There are, it seems, already quite a number of companies making ARM-based devices with impressive lists of capabilities. We all know who they are. Take a gander at their catalogs and you’ll find an impressive array of features mated with every conceivable configuration of ARM architecture. From tiny acorns to mighty oaks, these companies crank out ARM-based chips by the bazillions, and – for most of them – it isn’t their first rodeo. 

FPGA-based SoCs are counting on a single differentiating feature when they ride into battle against the Freescales, NXPs, TIs, Renesases and countless others: programmable logic fabric. Anything else the FPGA companies put on their SoCs has been done, re-done, and done better by some combination of competitors in this new arena. The FPGA companies’ puny processor catalogs will wilt like spinach in a saucepan against even the weakest of the big processor-packing titans. Their entire strategy rests on the hope that programmable logic fabric will give them a silver bullet to use against the vast experience base of the established competitors in this new, larger market.

Programmable logic is a handy super power. Instead of filling up a catalog with every conceivable combination of peripherals, you can offer a single device where unlimited peripheral configurations can be added as IP blocks. You can offload and accelerate demanding processing tasks – particularly DSP and other embedded supercomputing operations – better than with any other embedded solution. You can partition your software tasks partially into hardware with enormous power savings. You can integrate other functions off of your PCB right onto the same chip – with potentially huge benefits. It sounds like a compelling story if you need any of those things. Otherwise, well, a plain-old $5 non-FPGA SoC might serve you just as well.

If programmable fabric does prove to be a key differentiator – and proves that in a broad enough sub-segment of the market to let the former FPGA companies get traction, they stand to win big. If, on the other hand, programmable fabric becomes the spinny-rims on the black SUVs of the ARM-based fleet, the exercise in FPGA market expansion may be a catastrophic failure.

In any event, this new market is most certainly NOT a duopoly. FPGA companies will have to learn to play by different rules and against new, more diverse, and sometimes more agile competitors. 

Let the games begin!

4 thoughts on “Who’s the Competition Now?”

  1. FPGA companies are entering some new markets with some ferocious new competitors. In the near future, it won’t be good enough to simply beat the guys across town. Are the FPGA folks ready for this scary new jungle?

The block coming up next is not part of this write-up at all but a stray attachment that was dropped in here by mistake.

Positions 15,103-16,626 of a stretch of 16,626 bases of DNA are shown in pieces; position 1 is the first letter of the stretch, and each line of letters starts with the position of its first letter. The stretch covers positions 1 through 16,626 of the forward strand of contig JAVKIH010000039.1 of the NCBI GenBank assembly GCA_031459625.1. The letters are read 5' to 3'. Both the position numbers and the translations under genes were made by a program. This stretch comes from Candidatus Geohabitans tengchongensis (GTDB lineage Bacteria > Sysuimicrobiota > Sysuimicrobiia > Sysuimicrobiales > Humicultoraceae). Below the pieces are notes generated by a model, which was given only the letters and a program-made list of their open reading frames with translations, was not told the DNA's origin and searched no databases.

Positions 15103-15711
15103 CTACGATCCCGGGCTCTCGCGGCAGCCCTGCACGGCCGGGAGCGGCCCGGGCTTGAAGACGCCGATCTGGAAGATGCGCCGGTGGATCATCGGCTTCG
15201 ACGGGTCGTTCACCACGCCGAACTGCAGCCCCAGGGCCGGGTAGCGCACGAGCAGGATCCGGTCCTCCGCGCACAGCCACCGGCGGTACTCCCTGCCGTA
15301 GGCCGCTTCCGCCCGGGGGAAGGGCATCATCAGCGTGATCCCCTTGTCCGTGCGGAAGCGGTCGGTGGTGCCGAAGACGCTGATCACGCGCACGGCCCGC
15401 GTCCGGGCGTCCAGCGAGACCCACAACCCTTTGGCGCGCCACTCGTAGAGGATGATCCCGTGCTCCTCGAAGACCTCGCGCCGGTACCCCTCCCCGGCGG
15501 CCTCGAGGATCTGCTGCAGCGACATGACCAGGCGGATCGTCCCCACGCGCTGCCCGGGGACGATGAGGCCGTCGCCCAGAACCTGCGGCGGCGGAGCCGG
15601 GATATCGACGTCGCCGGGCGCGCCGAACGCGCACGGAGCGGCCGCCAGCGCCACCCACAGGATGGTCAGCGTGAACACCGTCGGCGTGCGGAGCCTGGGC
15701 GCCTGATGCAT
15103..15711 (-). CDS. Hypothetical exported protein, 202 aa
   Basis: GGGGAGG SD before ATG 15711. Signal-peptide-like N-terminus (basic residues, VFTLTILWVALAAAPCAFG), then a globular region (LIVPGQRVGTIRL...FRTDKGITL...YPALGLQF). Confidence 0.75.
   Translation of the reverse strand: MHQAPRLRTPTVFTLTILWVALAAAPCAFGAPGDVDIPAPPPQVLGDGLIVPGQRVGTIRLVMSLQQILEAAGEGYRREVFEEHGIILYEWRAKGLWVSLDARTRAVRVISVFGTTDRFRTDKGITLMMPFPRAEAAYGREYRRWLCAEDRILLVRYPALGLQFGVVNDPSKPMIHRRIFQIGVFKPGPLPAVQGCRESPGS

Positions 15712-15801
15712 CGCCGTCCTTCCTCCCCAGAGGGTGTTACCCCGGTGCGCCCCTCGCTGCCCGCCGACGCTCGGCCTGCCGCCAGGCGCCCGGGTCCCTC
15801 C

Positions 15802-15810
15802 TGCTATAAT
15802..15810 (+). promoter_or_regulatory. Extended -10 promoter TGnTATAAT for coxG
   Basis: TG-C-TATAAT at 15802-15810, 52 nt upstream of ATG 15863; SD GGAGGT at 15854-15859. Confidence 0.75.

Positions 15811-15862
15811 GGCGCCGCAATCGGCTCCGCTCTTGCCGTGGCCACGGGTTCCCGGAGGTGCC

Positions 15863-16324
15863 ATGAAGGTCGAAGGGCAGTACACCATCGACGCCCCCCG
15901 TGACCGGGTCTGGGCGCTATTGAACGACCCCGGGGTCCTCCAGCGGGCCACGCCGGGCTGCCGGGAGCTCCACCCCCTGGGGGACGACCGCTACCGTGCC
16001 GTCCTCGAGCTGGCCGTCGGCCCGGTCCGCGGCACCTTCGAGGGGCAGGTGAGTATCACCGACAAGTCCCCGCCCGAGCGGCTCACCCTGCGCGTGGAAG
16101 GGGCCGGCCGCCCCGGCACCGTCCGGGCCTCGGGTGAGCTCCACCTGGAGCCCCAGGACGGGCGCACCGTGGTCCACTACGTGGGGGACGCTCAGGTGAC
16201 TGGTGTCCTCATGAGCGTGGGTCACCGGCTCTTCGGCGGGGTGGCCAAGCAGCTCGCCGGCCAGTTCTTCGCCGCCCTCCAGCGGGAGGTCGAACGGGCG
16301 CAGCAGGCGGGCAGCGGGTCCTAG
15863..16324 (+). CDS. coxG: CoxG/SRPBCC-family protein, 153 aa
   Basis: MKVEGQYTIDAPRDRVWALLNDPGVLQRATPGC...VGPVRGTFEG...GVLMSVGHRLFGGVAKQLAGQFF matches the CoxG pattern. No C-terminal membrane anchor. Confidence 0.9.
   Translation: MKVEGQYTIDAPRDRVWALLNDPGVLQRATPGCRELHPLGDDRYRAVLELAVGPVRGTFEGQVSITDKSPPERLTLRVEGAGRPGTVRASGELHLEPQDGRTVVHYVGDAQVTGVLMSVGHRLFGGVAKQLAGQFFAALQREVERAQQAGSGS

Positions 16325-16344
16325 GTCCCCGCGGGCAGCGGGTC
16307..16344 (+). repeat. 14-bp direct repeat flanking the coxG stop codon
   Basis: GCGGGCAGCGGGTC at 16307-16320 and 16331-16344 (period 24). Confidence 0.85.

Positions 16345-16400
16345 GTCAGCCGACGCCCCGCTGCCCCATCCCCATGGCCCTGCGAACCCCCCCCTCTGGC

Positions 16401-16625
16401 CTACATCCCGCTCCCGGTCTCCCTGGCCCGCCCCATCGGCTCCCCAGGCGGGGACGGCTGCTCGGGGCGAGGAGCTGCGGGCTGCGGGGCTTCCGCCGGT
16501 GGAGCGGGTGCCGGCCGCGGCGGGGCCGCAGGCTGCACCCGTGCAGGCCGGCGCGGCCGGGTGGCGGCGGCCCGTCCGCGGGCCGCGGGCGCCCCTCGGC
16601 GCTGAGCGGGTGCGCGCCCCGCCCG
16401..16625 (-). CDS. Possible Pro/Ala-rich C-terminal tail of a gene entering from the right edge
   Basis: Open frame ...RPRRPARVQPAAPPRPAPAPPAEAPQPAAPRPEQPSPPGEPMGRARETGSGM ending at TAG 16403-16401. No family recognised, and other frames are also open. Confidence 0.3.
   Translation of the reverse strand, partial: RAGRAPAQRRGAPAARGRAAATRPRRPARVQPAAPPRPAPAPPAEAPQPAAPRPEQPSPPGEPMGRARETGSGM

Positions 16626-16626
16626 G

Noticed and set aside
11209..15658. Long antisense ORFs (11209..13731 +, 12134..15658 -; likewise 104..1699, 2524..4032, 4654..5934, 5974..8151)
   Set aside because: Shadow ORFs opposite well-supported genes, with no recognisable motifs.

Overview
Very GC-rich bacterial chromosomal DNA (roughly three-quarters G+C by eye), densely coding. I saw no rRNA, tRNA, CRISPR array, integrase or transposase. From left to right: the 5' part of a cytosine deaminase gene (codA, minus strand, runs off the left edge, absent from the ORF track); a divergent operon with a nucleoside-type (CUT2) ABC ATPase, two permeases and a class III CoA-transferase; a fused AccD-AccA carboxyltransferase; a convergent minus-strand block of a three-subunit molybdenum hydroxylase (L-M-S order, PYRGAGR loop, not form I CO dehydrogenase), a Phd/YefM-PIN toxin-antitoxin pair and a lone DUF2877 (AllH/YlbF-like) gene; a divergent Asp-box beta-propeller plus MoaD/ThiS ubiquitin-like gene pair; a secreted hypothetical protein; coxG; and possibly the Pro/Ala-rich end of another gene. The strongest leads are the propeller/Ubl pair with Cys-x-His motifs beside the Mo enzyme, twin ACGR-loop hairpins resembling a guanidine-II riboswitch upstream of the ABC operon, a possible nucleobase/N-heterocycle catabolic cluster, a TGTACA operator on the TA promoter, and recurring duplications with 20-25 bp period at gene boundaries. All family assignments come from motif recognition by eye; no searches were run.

2. Used to be when some new function found success on FPGAs, somebody would tape it out as an ASIC at 1/10 the price and/or 10x the speed, and that was that for the FPGA version.

    Now that a cutting-edge ASIC costs $20-30M+ (counting logical and physical design, IP, verification, EDA tools, etc.) new things stay on FPGAs much longer.

    This new generation of SoC FPGAs is hot, now that A-class ARM cores are powerful, well-supported and everywhere. But when a new function succeeds in the FPGA half, will mainstream SoC vendors find it easy to throw the new function into the next tapeout?

  3. One of the key points will be the tool chain. Xilinx have already made the first move with a tool chain for Xynq that is a fraction of the cost of an SoC tool chain from an EDA major.

  4. The problem is that the FPGA tool chains are optimized for someone that is thinking about building ASIC’s.

    It’s not optimized for nearly automatic, fast incremental place and route … it fact it can literally take weeks to reach timing closure for a large design.

    That’s a problem that just isn’t going to go away in the near term. It would have been fixed by now, if Xilinx (and other FPGA vendors) had backed off the draconian IP rights preventing open source tool chain develpment to make system level SOC tools down to place and route that are developer friendly in terms of speed and incremental placements.

    When I suggested that back some 6 years ago, that we needed these tool problems fixed, and open source was the most likely solution … let’s just say the Xilinx staffers, and a number of hard core Verilog/VHDL designers were less than friendly about using high level abstraction tools that are rapidly becoming common place today. Bit twiddling in Verilog/VHDL is soon likely to be as welcome as bit twiddling in assembly language is on large software projects.

    Open source in the hardware markets, is still considered a joke, … I would have thought so 20 years ago when as system vendors we prided ourselves on having the best C compilers as a market edge for our platforms. Not that many years later, GCC is a significantly better tool chain than any single architecture vendor could dream of developing … much less supporting with the budgeted staff dollars available.

    It really is way past the time to tell FPGA vendors to back off the strict IP strangle hold that prevents open source FPGA tool chains all the way down to place and route tools, so we can start fixing this problem. And let the market, and the developers start developing the tools needed to make the fully integrated SOC on an FPGA a reality.

    There is a lot more profit in the silicon … follow the system vendors and learn from their mistakes. Push your tool chain support budget into leveraged open source tool chains down to place and route … and share the gains with other vendors also following that lead and sharing development of a common tool chain.

    Linux, GNU(gcc), Xorg, OpenOffice, KDE, and a number of other open source projects are directly staffed by paid developers on large corporate payrolls. Plus a few hundred thousand non-paid private individuals.

    That’s far more productive than what a few dozen developers at each FPGA vendor can do on separate incompatable projects.